State Workers Not Getting With Program?
By JAY MILLER
SANTA FE -- Does the state's new $32 million computer program simply not work or are state workers not getting with the program?
That's the $32 million question and by the time we get it answered, it may be a $64 million question. Since the controversy began almost a year ago, when SHARE was implemented, it has gone from being called a $27 million system to a $32 million system.
That figure may be increasing too slowly. It appears the state needs to bite the bullet and get SHARE implemented properly even if will take a considerable investment.
The problem seems to be that there aren't enough computer geniuses to go around. If the state hires enough consultants to do the job, as this column has previously suggested, it will be in competition with many cities, counties, Los Alamos and Sandia national labs, Public Service Company and many other state businesses, all of which use the same Peoplesoft product.
Computer consultants are much in demand and that means they can demand very high rates in addition to expenses for being away from their home area. In addition, consultants don't tend to stay long and when they leave they take all their institutional memory.
The solution is to train permanent employees to handle the new system and then to customize it to fit their agencies' needs. It takes a significant amount of training, evidently more than the state currently is providing.
Another problem is that most agencies do not have permanent employee programmers and developers with the backgrounds and skills to do this customization. They can be hired, but they are expensive and can leave for higher salaries elsewhere.
And many of them have left. Staffing shortages in information technology are the largest in state government. These shortages jeopardize the entire SHARE project.
The idea of consolidating all information technology functions is a no-brainer. Savings on duplicated efforts should more than pay for the new system, while also making government more efficient.
But New Mexico went overboard. Many states are consolidating information services. But many of them are doing it only a few functions at a time. We went for the whole enchilada all at once. All states experienced some difficulties but ours were multiplied, slowing down much of state government.
In addition to consolidating everything at once, state officials wanted to do it in half the time, with half the personnel and begin realizing significant savings immediately.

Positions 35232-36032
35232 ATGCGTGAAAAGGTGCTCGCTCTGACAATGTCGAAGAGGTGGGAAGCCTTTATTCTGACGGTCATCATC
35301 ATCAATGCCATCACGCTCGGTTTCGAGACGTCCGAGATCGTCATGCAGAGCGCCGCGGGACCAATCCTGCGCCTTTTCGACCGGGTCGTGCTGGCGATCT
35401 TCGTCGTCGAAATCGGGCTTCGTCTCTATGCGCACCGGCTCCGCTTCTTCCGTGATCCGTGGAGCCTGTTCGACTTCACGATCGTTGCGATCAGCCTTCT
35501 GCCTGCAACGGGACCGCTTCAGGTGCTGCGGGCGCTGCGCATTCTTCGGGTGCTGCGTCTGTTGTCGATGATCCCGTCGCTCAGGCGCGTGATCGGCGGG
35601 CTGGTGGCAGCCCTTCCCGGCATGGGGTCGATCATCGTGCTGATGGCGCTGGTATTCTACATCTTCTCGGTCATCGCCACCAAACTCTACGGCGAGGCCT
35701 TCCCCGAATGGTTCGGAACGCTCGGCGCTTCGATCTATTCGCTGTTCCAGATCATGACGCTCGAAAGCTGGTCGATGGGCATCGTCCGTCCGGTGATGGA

That is not a recipe for success, especially in a high tech field. Bold, new computerization almost always slows the process for awhile -- even on a personal basis. I'm still wrestling with the new Microsoft Vista.
But there really aren't any alternatives other than proceeding ahead while correcting implementation mistakes. The new Peoplesoft system being used is the most popular in the nation.
Oracle Corp., which bought Peoplesoft, is the leading information management company in the world. So there's nothing wrong with the direction we're headed. Top state officials just bit off more than they could chew, making their implementation plan unworkable.
State employees have been most affected by the botched implementation. State agency information technology offices should have begun preparing when the executive order to consolidate information technology operations was issued three years ago.
A few went out and hired people with the backgrounds necessary to handle the new system. But most didn't. The result has been a tremendous amount of frustration.
A new Department of Information Technology has been created to handle information technology functions. It is going by the acronym DoIT, an apparent message to employees to get with it and "Do IT."
But many state workers are looking at the new name as "Dolt," which they figure is a good description for the people running the department.
Thanks to Thomas Mitchell, of the Children, Youth and Families Department, Information Technology Division for much of the positive information about the conversion.
JAY MILLER, 3 La Tusa, Santa Fe, NM 87505
(ph) 982-2723, (fax) 984-0982, (e-mail) firstname.lastname@example.org